In particular, Ms Parish referred to three things which the pensions industry can do to help:

Action 1: Pension Schemes Act 2021

Understand the new provisions in the Pension Schemes Act 2021 and the forthcoming Transfer Regulations on the transfer restrictions. Trustees must also make sure that scheme administrators implement the processes which will be needed to satisfy the new obligations.

Action 2: Sign the scams pledge & report to Action Fraud

As at the time of speaking, 241 schemes and organisations had pledged or self-certified. The Regulator urges others to do so.

Reporting of relevant concerns and suspected scams is one of the six principles of the pledge – the Regulator is asking for the pensions industry to ‘step up’ on reporting and, if a scam is suspected, to report this to Action Fraud.

Action 3: Innovation

It is not just regulators and law enforcement agencies that can be proactive in identifying scams and acting – providers must also take action by making sure that members are ‘aware and alert’.

4. Trial date set for Regulator’s pension fraud case

It has been reported that the trial date for the Regulator’s pension fraud prosecution involving three suspects (including a 61 year-old-man who was extradited from Spain (see our Insight Update)) has been set for next year. It is alleged that during 2012 to 2014, 245 savers were induced to transfer pension amounts totalling £13.7m into 11 pension schemes, controlled by the defendants. One of the suspects has already entered a guilty plea with the remaining two expected to stand trial in June 2022.

Queen’s Speech 2021 – two Bills relating to pensions

Two pensions-related measures were announced in the May 2021 Queen’s Speech:

  • The Public Service Pensions and Judicial Offices Bill: which is intended to bring into effect public service pension scheme changes to “ensure equal treatment for all members” following the unlawful age discrimination finding of the Court of Appeal in the 2018 McCloud case (Lord Chancellor and another v McCloud and others; Secretary of State for the Home Department and others v Sargeant and others [2018] EWCA Civ 2844). The discrimination arose in connection with transitional protection which allowed members near to retirement to stay in legacy schemes which were closed to new joiners and future accrual when career-average schemes were introduced in 2015.
    The Bill will also increase the mandatory retirement age for judicial office holders to age 75; and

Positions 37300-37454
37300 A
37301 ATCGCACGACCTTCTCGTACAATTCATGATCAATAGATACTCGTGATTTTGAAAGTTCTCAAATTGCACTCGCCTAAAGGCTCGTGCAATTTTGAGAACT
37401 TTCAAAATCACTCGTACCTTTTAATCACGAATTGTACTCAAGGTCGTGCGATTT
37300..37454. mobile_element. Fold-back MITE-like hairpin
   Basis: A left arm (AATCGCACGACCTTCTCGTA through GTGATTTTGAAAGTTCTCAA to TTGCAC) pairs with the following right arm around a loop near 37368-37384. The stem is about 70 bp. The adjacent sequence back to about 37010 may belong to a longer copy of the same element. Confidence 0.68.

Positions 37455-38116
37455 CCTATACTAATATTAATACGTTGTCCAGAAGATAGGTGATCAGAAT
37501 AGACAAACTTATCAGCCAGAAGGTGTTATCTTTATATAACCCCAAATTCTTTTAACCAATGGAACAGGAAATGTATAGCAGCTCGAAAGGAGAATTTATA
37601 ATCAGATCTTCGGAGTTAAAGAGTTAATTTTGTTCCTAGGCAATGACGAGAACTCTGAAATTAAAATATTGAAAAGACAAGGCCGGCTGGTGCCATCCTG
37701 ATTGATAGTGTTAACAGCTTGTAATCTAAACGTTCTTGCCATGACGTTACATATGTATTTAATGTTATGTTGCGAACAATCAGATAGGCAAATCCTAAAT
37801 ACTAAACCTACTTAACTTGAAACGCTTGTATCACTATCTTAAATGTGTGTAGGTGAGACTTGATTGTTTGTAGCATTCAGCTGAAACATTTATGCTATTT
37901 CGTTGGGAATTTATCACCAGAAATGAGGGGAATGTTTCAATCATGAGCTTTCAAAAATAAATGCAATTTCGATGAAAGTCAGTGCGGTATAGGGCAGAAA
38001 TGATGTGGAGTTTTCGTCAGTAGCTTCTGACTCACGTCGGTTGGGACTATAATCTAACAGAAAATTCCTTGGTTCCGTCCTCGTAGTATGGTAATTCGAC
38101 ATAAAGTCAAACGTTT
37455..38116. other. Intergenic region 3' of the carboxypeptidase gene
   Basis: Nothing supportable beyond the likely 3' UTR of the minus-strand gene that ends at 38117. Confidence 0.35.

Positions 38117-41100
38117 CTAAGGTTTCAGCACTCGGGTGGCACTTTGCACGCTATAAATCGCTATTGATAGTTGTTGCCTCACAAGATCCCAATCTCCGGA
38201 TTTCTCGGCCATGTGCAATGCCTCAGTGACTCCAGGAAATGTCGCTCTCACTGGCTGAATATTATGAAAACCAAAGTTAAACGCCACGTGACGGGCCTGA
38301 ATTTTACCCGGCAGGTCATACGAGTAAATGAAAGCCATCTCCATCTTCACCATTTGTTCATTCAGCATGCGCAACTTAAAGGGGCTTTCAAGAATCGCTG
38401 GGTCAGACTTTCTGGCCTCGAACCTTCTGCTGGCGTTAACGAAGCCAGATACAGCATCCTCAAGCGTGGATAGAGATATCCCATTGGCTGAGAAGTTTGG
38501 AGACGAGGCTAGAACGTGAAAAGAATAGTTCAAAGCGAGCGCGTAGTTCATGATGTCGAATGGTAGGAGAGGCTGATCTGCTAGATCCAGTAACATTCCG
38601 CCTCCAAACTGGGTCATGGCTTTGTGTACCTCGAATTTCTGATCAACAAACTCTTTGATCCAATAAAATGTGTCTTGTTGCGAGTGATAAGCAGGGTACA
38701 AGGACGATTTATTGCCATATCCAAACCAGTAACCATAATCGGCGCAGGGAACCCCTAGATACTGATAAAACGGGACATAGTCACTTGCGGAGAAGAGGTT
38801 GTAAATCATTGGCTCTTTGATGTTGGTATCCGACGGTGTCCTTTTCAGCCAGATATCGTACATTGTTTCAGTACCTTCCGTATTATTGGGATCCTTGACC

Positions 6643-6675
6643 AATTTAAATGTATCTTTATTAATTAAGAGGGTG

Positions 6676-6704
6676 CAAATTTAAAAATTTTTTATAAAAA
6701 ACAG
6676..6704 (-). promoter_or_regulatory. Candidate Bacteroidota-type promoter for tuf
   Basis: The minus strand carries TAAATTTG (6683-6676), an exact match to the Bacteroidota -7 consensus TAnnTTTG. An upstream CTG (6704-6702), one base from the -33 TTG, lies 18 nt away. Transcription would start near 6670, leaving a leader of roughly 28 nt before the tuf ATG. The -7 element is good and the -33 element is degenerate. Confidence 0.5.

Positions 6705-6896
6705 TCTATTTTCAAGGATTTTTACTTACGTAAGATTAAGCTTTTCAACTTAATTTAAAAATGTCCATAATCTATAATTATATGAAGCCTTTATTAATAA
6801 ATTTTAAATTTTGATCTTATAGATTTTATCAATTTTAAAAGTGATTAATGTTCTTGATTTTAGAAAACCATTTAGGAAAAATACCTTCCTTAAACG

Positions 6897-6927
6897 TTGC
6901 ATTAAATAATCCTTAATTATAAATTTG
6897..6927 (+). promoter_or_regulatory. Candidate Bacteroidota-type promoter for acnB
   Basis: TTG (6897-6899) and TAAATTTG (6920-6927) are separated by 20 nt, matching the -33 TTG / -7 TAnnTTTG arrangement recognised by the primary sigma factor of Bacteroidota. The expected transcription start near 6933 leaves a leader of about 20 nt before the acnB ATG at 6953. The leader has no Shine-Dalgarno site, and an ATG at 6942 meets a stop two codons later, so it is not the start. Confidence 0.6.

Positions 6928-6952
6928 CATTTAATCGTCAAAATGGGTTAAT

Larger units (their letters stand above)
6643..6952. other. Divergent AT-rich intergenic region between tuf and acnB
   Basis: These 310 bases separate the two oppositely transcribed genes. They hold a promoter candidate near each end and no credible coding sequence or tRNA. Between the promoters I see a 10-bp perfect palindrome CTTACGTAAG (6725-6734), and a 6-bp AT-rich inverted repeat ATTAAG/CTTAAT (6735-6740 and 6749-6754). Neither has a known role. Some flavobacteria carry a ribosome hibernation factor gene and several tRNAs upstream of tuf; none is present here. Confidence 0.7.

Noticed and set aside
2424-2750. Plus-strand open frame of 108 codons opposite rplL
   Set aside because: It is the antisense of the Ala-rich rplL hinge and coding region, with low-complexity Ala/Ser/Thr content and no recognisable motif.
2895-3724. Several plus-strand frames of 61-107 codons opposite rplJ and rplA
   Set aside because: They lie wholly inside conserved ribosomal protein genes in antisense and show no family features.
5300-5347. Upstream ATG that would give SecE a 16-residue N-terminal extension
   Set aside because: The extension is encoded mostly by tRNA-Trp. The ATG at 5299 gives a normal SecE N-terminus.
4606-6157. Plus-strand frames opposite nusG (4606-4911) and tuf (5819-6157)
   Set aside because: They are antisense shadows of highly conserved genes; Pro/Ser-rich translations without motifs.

• The Dormant Assets Bill: This will legislate for the expansion of the Dormant Assets Scheme to include assets from the insurance and pensions, investment and wealth management, and securities sectors in the Scheme. This expansion could potentially release more than £800m for social and environmental causes (see our earlier Insight Update).

The absence of wholescale legislative changes will come as a relief for many in the pensions industry given the significant amount of changes that employers and trustees are currently having to deal with following recent legal and regulatory developments.

PPF 7800 Index shows aggregate surplus of DB schemes continues to increase

The latest PPF 7800 Index setting out the latest estimated funding position on a section 179 basis of the eligible 5,318 defined benefit schemes as at the end of April 2021 shows that: 

  • The aggregate surplus increased over the month to £53.7bn from a surplus of £34.2bn at the end of March 2021.
  • The funding ratio increased from 102.0% to 103.1% during this period.
  • The deficit of the schemes in deficit reduced to £135.8bn at the end of April 2021 from £144.3bn at the end of March 2021.

Pensions Dashboards Programme releases further update report

The Pensions Dashboards Programme (the PDP) has announced further details of timings for pensions dashboards in its April 2021 Progress Update Report including:

  • steps and timings over the next six months and beyond to assist data providers in preparing to connect to dashboards;
  • a staging Call for Input to be issued at the end of May 2021 setting out proposals for the staged compulsory connection of pension providers to the dashboard ecosystem; and 
  • continuation of work with the DWP, the Financial Conduct Authority (the FCA) and the Regulator to assist with the creation of secondary legislation which will be needed to put dashboards in place and to create a ‘consumer-focused onboarding’ strategy.

There is still a lot to be done before the commencement of the staged compulsory onboarding in the Spring/ Summer of 2023. This includes consultation on the regulatory framework which the reports says is expected in winter 21/22. 

FCA consultation on new fund category, the Long-Term Asset Fund

The FCA has launched a consultation on its proposals for the Long-Term Asset Fund (the LTAF), a new authorised open-ended fund category for investing in long-term assets such as venture capital, private equity, private debt, real estate and infrastructure.

The aim of the fund is to address the barriers (or perceived barriers) that prevent investors such as defined contribution pension arrangements from investing in long-term illiquid assets by being ‘specifically designed to accommodate’ such assets.

Having an open-ended fund structure such as the LTAF is not the only factor that may be prohibiting productive finance investment and the Productive Finance Working Group (the industry working group set up to facilitate investment in productive finance) is also considering how to resolve other difficulties that may be preventing DC pension default funds from making such investments.

This consultation follows the recently closed DWP consultation on incorporating performance fees within the charge cap, looking at how smoothing these fees could facilitate investment of DC funds in less liquid investment classes (see our Insight Update).

The FCA consultation closes on 25 June 2021.